21 June 2009

Taxes; and Death by Paperwork

There’s been a heated debate recently between the Government and the Opposition parties about who is going to be cutting spending and who isn’t. For some reason both parties seem to think we, the people, are pretty thick and cannot see through the spin, massaging of figures and fibs being told. Well, some breaking news for the Gordon and Dave Show; we know exactly what is going on, we know exactly what is going to happen soon (cut, cut, cut) and we know exactly who is going to get the sh*t end of the stick (we, the people). But here’s the rub; are cuts always a bad thing? No, is the answer. There are doubtless vast areas of government ripe for efficiency savings and this week I have yet again been the debatable beneficiary of government waste. I refer to the Child Tax Credit System of Wasting Tax Payers' Money. This week my wife and I independently, but on the same day received a large bulky envelope through the door, marked with the foreboding HM Revenues and Customs logo. Each envelope contained yet another letter from the Child Tax Credit people telling each of us, individually, we were no longer entitled to child tax credits. Not surprising really as our “children” are now 23 and 19 years old and should be standing on their own two feet. Accompanying each letter was a thirty page A4 booklet explaining everything one needs to know about the child tax credit system, a tome of such soporific intensity it would cure the most chronic insomniac of their malady. “So what?”, you say, “HMRC has kindly explained you are no longer entitled”. Well, the problem here is that this is at least the third time HMRC have told us we are no longer entitled to CTCs, and each time we are told another tree dies to supply us with an information booklet we don’t read. So this time, I thought a letter was required, and it has been sent with the faintest glimmer of hope that it will be read by a human being of sufficient intelligence to note its contents and pass it on to another human being who has the power and authority to initiate change to this astonishingly complex, expensive and wasteful system:

Dear Sir

Re: Tax Credits – Annual Review for year ending 05/04/2009

You wrote to us on 6th June 2009 (with 30 page notes pack-in duplicate) regarding the annual review for year ended 5 Apr 09. You have correctly stated in Step A that we are not responsible for any qualifying children or young people.

You wrote to us on 6th August 2007 correctly stating that the tax credit award for period to 5th April 08 was zero.

You wrote to us on 11 October 2007 correctly stating that the tax credit award for period to 5th April 08 was zero.

Thank you. We get the message.

Should our situation change we will notify you. However, you may assume, with certainty nearing 100% that our situation is unlikely to change for the foreseeable future. You may therefore safely stop telling us we are no longer eligible for tax credits and save the tax payer a bit of money.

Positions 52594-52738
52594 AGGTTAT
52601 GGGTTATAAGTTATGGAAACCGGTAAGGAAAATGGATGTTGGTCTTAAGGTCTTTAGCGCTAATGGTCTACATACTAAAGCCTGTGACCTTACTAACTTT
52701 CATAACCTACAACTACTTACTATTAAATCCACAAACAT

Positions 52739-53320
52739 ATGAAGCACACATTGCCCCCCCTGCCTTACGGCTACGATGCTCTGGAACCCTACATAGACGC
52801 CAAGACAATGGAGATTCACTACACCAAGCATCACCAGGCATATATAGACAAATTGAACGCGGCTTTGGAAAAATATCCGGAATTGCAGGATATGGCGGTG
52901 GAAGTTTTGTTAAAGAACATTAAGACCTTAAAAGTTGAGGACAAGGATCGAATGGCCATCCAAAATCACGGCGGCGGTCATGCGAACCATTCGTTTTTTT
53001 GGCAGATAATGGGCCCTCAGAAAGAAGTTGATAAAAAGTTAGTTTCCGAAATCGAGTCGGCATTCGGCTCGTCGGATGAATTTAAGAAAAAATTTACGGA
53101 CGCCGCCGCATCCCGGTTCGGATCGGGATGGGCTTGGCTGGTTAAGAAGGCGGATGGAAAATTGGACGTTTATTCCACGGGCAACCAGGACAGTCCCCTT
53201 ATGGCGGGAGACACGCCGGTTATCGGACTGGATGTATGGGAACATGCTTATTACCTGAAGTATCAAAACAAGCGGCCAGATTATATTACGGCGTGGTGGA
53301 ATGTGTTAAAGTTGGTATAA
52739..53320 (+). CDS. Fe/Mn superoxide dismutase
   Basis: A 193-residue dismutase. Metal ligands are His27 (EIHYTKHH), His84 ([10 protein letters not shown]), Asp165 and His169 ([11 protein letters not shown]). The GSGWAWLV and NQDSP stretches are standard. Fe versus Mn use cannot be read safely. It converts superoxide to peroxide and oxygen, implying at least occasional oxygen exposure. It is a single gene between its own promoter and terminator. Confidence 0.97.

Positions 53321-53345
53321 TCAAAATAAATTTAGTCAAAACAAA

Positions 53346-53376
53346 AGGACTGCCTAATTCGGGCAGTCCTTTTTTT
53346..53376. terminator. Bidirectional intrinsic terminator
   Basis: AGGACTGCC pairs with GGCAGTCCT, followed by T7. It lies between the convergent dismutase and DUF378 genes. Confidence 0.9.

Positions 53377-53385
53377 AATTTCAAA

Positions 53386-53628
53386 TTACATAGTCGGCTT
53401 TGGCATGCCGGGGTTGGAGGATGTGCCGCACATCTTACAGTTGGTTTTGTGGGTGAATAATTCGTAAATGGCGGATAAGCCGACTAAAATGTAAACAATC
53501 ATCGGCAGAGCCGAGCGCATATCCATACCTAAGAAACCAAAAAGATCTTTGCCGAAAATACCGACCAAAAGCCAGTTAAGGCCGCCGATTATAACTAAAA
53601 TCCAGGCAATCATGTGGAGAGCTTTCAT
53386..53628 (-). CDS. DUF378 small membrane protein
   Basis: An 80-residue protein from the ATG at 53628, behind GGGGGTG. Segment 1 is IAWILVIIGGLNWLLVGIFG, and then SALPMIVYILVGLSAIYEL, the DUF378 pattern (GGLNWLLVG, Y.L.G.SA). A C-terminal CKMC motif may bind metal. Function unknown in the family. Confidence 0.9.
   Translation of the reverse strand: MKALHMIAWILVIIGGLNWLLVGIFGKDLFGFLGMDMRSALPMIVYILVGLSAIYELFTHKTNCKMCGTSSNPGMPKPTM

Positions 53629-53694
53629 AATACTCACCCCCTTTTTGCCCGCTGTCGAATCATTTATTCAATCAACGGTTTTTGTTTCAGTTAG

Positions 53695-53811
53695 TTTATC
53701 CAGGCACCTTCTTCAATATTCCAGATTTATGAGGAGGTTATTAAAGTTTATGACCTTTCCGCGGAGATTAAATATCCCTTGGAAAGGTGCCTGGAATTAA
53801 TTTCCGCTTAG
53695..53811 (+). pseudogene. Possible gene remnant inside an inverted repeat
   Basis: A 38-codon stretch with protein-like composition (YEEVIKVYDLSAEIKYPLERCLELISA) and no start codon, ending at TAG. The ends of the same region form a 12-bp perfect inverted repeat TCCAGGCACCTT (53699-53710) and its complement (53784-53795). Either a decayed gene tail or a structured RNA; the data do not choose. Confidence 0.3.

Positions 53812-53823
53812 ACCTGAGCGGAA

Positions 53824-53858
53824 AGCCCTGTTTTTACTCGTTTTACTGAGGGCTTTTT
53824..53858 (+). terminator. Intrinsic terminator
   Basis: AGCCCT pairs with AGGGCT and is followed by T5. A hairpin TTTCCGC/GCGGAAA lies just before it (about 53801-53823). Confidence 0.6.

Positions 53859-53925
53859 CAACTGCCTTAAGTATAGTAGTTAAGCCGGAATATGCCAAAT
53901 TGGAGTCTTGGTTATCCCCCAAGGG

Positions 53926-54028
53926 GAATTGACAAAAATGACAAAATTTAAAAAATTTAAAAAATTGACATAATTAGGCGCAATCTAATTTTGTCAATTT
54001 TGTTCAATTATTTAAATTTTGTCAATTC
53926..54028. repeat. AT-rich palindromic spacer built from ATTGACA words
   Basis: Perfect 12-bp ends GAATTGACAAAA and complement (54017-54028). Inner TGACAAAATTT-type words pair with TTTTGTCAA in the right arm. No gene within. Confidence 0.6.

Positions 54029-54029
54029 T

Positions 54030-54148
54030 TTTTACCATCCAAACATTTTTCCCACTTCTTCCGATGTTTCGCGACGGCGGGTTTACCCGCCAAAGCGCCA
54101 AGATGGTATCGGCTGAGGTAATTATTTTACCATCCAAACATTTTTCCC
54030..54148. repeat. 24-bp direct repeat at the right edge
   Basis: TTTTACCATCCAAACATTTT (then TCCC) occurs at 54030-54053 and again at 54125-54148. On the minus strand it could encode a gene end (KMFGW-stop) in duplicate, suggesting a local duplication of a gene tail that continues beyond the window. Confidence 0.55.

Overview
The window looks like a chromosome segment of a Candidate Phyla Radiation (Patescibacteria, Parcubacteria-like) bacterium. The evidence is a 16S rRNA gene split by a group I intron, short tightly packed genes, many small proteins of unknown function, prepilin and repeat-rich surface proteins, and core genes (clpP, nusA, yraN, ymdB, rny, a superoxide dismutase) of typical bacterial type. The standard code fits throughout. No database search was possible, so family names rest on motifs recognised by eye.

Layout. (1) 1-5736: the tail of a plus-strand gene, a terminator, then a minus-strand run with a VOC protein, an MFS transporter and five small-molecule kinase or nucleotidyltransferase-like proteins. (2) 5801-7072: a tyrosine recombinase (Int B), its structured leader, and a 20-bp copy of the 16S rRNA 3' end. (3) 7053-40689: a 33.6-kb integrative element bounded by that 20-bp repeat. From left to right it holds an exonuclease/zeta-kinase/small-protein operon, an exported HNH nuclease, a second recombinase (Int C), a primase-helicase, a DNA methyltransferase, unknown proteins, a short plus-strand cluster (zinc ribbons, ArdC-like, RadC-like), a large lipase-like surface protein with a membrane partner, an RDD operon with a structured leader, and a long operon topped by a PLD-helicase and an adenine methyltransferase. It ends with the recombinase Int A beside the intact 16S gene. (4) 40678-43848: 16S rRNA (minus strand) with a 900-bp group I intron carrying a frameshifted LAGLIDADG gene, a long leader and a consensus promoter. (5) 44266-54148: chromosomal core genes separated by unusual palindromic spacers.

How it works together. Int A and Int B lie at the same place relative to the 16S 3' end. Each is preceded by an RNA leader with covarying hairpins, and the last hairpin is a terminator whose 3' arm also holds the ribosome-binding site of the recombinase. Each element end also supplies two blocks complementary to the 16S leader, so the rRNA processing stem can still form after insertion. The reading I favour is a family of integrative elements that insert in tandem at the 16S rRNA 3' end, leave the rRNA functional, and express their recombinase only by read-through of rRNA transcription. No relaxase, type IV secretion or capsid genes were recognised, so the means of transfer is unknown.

Yours faithfully...

I live in hope….

4 June 2009

Slow News Stories for Stock Photographers

Events worthy of exposure in major periodicals have a very short half life. A few days to a week is the rule of thumb and stock photographers relying on agencies to market their work generally cannot respond quickly enough to fulfill the media's need for current news images. It is also unlikely to be economically viable to get to a breaking news event when the resulting pictures, which have a short life span, have been taken on a purely speculative basis.

However, there are plenty of opportunities for stock photographers serving the secondary editorial market to supply topical news images but this requires a bit of creative thinking. There are some stories which come around every so often; history does repeat itself and not just over a generational time scale, but every year or every few months. These are the slow news stories which lend themselves to a more relaxed approach from the illustrative photographer, and I find all it takes is a little anticipation or identification of the repetitive events. In the current recession the economy, business and personal finance is particularly high on my agenda. As a stock photographer one could do worse than having one good image of every FTSE 100 company logo; sooner or later every company
will hit the headlines for good or bad reasons and newspapers and periodicals will need an image to illustrate their news story.

Recently I read a story on the Campaign for Real Ale (CAMRA) web site about pub closures. This isn't a new story, it's ongoing; in May 2008 the British Beer and Pub Association reported in a news release that pub closures had increased to 27 per week, seven times faster than in 2006. CAMRA's story reported in Jan 2009 that pub closures were at a record of 39 per week. This is one of those slow news stories ripe for stock photography.

So when I saw a local pub
which had been boarded up and with a large "for sale" sign on the old sign post, all I needed was a sunny day, a blue sky and a bit of imaginative composition. The result (left) taken in January 2009 says it all, was used last month in a national newspaper.